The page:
Ascending the dais.

Dubbed the “Benjamin Button of running” by Coach Stazza, Stablemate Kurt Olsen (57, although he doesn’t look it) hit a hat trick of half-marathon PBs, along with an M50 first place, by storming down the Mt Nebo Half-Marathon in 1:27:54—a full 1’05” quicker than the Big Cottonwood Half, three months prior. Olsen was no slouch among the top finishers. Holding back the years, he placed 53rd/798 and, of course, claimed that all-important M50 win.

Standing at the back of the line before dawn, Kurt had the attire of a man ready for a PB—a skimpy singlet and the ever-growing-in-popularity 2-in-1 shorts. The 55°F temperature made for perfect running weather, except for some smoke in the air from the California fires.

As Kurt is rolling back his years, The Stable News sent the youngest member of the team, Ally “Tic Tok” Smith, to get Olsen’s thoughts on his performance:

Ally: Hi, Kurt. I’m so pleased to finally meet you in person. Don’t tell the other Stablemates, but you’re my favourite. How’d it go, then?

Kurt: This race had special meaning for me, as I dedicated it to my daughter Annie, who has just been diagnosed with cancer. For her, I wanted to go all out and give it everything I had. 

Ally: Sorry to hear that, Kurt. I know Annie will be strong, like you two, so she’ll smash her battle. No wonder you went off like a rocket with that on your mind.

Kurt: Thanks, Ally. The crisp early morning air at the starting line (7,900 feet) was perfect for running. This is a course with a lovely downhill grade basically the entire way. For those who think that’s unfair, we Utahns (aka Utahans) live right next to spectacular mountains, and most longer-distance races are planned on downhill routes. So get over it! 😊 Trust me, if you lived where downhill races were predominant, you’d be running them too!

The steepest uphill climb in any Utah race.

I ran out of prep time because of very long bathroom lines and ended up at the back of the pack when the gun went off. So, mile one involved passing approximately 700 people (not exaggerating). Then I kicked up the speed for miles two-nine at a pace faster than I expected. 

Mile five got a bit dicey. First, for some reason, my phone came flying out of a pocket in my 2-in-1 shorts (which Coach Stazza strongly promotes as the latest fashion) that was supposed to be secure, bounced off my foot, and hit the road. I ran back, grabbed it, put it back into said pocket, started running again, and it flew out again 10 seconds later. When I picked it up, the screen was shattered. I might have said a bad word under my breath.

Then I started feeling hot spots on my heels. Shortly thereafter, I felt them blossom into large blisters. Lovely. Downhill courses can cause more blisters because your feet tend to slide forward in your shoe with each step. The racing shoes I had chosen probably needed a few more miles on them, and I should have tied them tighter. The farther I went, the more uncomfortable the blisters became, and then just plain painful. My thought was: my daughter has been (and will be) going through pain far worse than my heel pain, so I pushed through it and refused to slow down.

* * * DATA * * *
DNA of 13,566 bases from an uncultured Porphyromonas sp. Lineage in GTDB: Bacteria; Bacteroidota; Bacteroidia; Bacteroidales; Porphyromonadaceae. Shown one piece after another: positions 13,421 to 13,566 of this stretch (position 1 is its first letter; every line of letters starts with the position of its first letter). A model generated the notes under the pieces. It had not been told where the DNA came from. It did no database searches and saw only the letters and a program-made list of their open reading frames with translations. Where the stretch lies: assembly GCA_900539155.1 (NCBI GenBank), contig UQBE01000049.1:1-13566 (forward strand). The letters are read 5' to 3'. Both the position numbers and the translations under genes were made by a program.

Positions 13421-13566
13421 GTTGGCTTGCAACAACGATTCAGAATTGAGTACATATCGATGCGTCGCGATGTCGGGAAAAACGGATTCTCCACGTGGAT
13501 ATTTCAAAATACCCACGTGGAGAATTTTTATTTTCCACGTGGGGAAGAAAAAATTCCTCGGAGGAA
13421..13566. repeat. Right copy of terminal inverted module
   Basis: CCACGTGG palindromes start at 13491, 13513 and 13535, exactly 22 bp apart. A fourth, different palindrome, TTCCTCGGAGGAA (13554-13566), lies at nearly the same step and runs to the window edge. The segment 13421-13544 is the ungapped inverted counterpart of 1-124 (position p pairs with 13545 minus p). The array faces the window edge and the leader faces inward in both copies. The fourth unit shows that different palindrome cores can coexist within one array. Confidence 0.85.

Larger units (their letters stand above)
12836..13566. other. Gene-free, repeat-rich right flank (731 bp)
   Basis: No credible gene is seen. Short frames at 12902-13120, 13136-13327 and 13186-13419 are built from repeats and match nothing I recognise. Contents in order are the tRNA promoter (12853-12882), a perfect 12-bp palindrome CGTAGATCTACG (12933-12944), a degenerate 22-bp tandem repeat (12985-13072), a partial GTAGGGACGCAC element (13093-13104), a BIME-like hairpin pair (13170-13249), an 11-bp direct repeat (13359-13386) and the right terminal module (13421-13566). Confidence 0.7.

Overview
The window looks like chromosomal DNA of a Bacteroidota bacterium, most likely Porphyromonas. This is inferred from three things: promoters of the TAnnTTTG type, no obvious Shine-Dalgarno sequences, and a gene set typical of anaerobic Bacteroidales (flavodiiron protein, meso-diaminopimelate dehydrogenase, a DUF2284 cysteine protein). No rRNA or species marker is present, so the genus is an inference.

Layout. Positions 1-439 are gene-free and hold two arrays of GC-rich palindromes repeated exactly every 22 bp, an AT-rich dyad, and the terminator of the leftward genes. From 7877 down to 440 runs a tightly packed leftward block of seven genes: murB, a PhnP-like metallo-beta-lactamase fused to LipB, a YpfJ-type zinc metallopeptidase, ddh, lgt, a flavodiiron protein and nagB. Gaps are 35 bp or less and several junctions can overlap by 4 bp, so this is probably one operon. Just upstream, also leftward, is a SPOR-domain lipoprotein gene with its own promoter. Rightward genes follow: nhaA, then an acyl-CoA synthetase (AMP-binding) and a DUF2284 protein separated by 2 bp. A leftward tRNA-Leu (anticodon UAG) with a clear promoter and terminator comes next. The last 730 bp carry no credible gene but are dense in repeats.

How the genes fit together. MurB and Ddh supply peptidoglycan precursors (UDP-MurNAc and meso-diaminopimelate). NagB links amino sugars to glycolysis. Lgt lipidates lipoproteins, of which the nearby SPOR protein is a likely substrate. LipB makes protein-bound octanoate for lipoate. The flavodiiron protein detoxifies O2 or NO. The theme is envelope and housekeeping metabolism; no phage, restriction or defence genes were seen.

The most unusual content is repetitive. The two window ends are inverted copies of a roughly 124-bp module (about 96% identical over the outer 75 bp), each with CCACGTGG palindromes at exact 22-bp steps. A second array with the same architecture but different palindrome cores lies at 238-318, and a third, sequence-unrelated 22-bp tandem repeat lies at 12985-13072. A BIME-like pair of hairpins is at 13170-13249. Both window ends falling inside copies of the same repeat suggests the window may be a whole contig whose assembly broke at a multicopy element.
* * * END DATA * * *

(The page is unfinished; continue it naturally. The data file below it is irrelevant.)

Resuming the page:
My pace dropped somewhat over the last few miles, owing to some rollers, but I kept pushing the best I could. I was so happy to cross the finish line and realise I’d trimmed over a full minute from my PR and averaged a 6:42/mile pace! I was supposed to run seven more miles to complete a scheduled long run, but I started wondering about my feet. 

I looked down at them and discovered that my shoes and socks were soaked in blood. The blisters that entirely covered both heels had torn open and pushed back, and I was running on raw skin. Ouch. No more running today. But as I retrieved my results tag and discovered I had taken first place in my age division, I was so happy! I had endured pain, pushed through it, and got to the finish line, in a small act of solidarity with my sweet daughter, who has a very difficult battle ahead of her.

Ally: Wow, wow, wow. What a race. Blood, sweat, and, no doubt, tears have gone in and come out of this race! Absolutely fantastic. What a result for you, and my thoughts and prayers, along with all the Stablemates, are with Annie for her battle ahead.

Back on the Emerald Isle, Coach Stazza was getting a tattoo (on his massive gut) of “Ireland,” with “Éire” underneath:

“Ouch! That stings a little, doesn’t it? I’ve got a surprise for the Stablemates at this year’s Christmas bash. You’ve heard of Stavros Flately? Well, now it’s time to meet Stazza Fately! I’ll be performing Lord of the Dance, and I might rope in the Tralee Irish Dancing Association to accompany me.”

Can’t wait; what about Kurt Olsen’s run?

“Oh, sorry. I’d forgotten. My pain tolerance is pitiful. Ah, yes. Young Kurt and the fantastic family he has. They are the most kind and incredible bunch of people, giving up their home when we were in Utah and organising a whole host of gatherings for us. They are so strong. Kurt’s run showed that, and Nanci doing the 10K shows the love and support they have for their daughter through running. My thoughts are with them as are those of the full family of Stablemates—great job, Kurt and Nanci.”

Oof. After that emotional speech, we’ll sign off in typical Newsworthy fashion: Kurt’s next race will be the Berlin Marathon on September 26th.